Adinkra Aztec Blissymbol Dongba Ersu Shaba Emoji IConji Isotype Kaidā Míkmaq Mixtec New Epoch Notation Painting Nsibidi Ojibwe Hieroglyphs Siglas poveiras Testerian Yerkish Zapotec

Logograms

Chinese family of scripts

Chinese Characters

Simplified Traditional Oracle bone script Bronze Script Seal Script

large small bird-worm

Hanja Idu Kanji Chữ nôm Zhuang

Chinese-influenced

Jurchen Khitan large script Sui Tangut

Cuneiform

Akkadian Assyrian Elamite Hittite Luwian Sumerian

Other logo-syllabic

Anatolian Bagam Cretan Isthmian Maya Proto-Elamite Yi (Classical)

Logo-consonantal

Demotic Hieratic Hieroglyphs

Numerals

Hindu-Arabic Abjad Attic (Greek) Muisca Roman

Semi-syllabaries

Full

Celtiberian Northeastern Iberian Southeastern Iberian Khom

Redundant

Espanca Pahawh Hmong Khitan small script Southwest Paleohispanic Zhuyin fuhao

Somacheirograms

ASLwrite SignWriting si5s Stokoe Notation

Syllabaries

Afaka Bamum Bété Byblos Cherokee Cypriot Cypro-Minoan Ditema tsa Dinoko Eskayan Geba Great Lakes Algonquian syllabics Iban Japanese

Hiragana Katakana Man'yōgana Hentaigana Sogana Jindai moji

Kikakui Kpelle Linear B Linear Elamite Lisu Loma Nüshu Nwagu Aneke script Old Persian Cuneiform Vai Woleai Yi (Modern) Yugtun

v t e

Braille
Braille
 ⠃⠗⠁⠊⠇⠇⠑

Braille
Braille
cell

1829 braille International uniformity ASCII braille Unicode
Unicode
braille patterns

Braille
Braille
scripts

French-ordered scripts (see for more)

Albanian Amharic Arabic Armenian Azerbaijani Belarusian Bharati

Devanagari
Devanagari
(Hindi  / Marathi  / Nepali) Bengali Punjabi Sinhalese Tamil Urdu etc.

Bulgarian Burmese Cambodian Cantonese Catalan Chinese (Mandarin, mainland) Czech Dutch Dzongkha (Bhutanese) English (Unified English) Esperanto Estonian Faroese French Georgian German Ghanaian Greek Guarani Hawaiian Hebrew Hungarian Icelandic Inuktitut (reassigned vowels) Iñupiaq IPA Irish Italian Kazakh Kyrgyz Latvian Lithuanian Maltese Mongolian Māori Navajo Nigerian Northern Sami Persian Philippine Polish Portuguese Romanian Russian Samoan Scandinavian Slovak South African Spanish Tatar Taiwanese Mandarin (largely reassigned) Thai & Lao (Japanese vowels) Tibetan Turkish Ukrainian Vietnamese Welsh Yugoslav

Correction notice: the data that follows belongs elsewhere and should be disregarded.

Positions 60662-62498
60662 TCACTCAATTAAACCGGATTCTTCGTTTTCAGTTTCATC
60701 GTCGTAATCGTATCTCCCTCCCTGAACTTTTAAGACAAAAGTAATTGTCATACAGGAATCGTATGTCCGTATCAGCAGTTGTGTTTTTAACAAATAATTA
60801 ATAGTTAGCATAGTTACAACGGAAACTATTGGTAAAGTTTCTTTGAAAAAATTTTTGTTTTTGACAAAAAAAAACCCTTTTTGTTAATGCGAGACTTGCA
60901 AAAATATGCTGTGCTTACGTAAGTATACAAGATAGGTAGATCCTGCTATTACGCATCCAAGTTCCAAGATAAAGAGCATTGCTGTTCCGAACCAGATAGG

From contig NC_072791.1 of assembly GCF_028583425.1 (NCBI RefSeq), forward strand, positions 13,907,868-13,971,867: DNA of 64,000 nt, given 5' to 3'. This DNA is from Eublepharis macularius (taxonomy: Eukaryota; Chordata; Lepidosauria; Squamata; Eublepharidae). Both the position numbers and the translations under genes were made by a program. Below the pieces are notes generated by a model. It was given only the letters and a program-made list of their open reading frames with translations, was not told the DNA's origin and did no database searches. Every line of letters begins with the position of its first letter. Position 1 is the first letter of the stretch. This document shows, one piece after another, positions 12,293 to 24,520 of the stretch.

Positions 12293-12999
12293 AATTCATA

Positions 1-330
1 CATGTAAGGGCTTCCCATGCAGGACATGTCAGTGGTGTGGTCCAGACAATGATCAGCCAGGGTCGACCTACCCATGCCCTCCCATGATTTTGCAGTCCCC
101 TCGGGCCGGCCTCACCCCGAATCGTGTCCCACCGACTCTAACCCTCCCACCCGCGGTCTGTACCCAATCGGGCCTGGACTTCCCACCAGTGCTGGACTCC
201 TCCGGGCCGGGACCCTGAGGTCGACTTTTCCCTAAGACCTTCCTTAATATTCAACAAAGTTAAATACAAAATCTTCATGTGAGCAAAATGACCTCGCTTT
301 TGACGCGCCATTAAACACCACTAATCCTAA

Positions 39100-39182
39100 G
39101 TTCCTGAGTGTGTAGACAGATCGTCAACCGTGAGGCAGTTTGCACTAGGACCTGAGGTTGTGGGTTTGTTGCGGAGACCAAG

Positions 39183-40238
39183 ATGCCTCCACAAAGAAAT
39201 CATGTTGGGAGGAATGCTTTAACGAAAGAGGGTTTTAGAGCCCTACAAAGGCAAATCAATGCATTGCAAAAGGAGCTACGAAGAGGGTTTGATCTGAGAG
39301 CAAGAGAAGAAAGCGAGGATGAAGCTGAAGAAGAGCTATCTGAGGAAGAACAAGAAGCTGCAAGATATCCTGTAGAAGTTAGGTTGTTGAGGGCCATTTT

Reordered scripts

Algerian Braille
Braille
(obsolete)

Frequency-based scripts

American Braille
Braille
(obsolete)

Independent scripts

Japanese Korean Two-Cell Chinese

Eight-dot scripts

Luxembourgish Kanji Gardner–Salinas braille codes (GS8)

Symbols in braille

Braille
Braille
music Canadian currency marks Computer Braille
Braille
Code Gardner–Salinas braille codes (GS8/GS6) International Phonetic Alphabet
International Phonetic Alphabet
(IPA) Nemeth braille code

Braille
Braille
technology

Braille
Braille
e-book Braille
Braille
embosser Braille
Braille
translator Braille
Braille
watch Mountbatten Brailler Optical braille recognition Perforation Perkins Brailler Refreshable braille display Slate and stylus Braigo

Persons

Louis Braille Charles Barbier Valentin Haüy Thakur Vishva Narain Singh Sabriye Tenberken William Bell Wait

Organisations

Braille
Braille
Institute of America Braille
Braille
Without Borders Japan Braille
Braille
Library National Braille
Braille
Association Blindness organizations Schools for the blind American Printing House for the Blind

Other tactile alphabets

Decapoint Moon type New York Point Night writing Vibratese

Related topics

Accessible publishing Braille
Braille
literacy RoboBraille

v t e

Electronic writing systems

Emoticons Emoji iConji Leet Unicode

v t e

Internet slang
Internet slang
dialects

3arabizi Alay (Indonesia) Denglisch Doge Fingilish (Persian) Greeklish Gyaru-moji (Japan) Jejemon (Philippines) Leet
Leet
("1337") Lolspeak / LOLspeak / Kitteh Martian language (Chinese) Miguxês (Portuguese) Padonkaffsky jargon
Padonkaffsky jargon
(Russian) Translit Volapuk

See also English internet slang (at Wiktio

.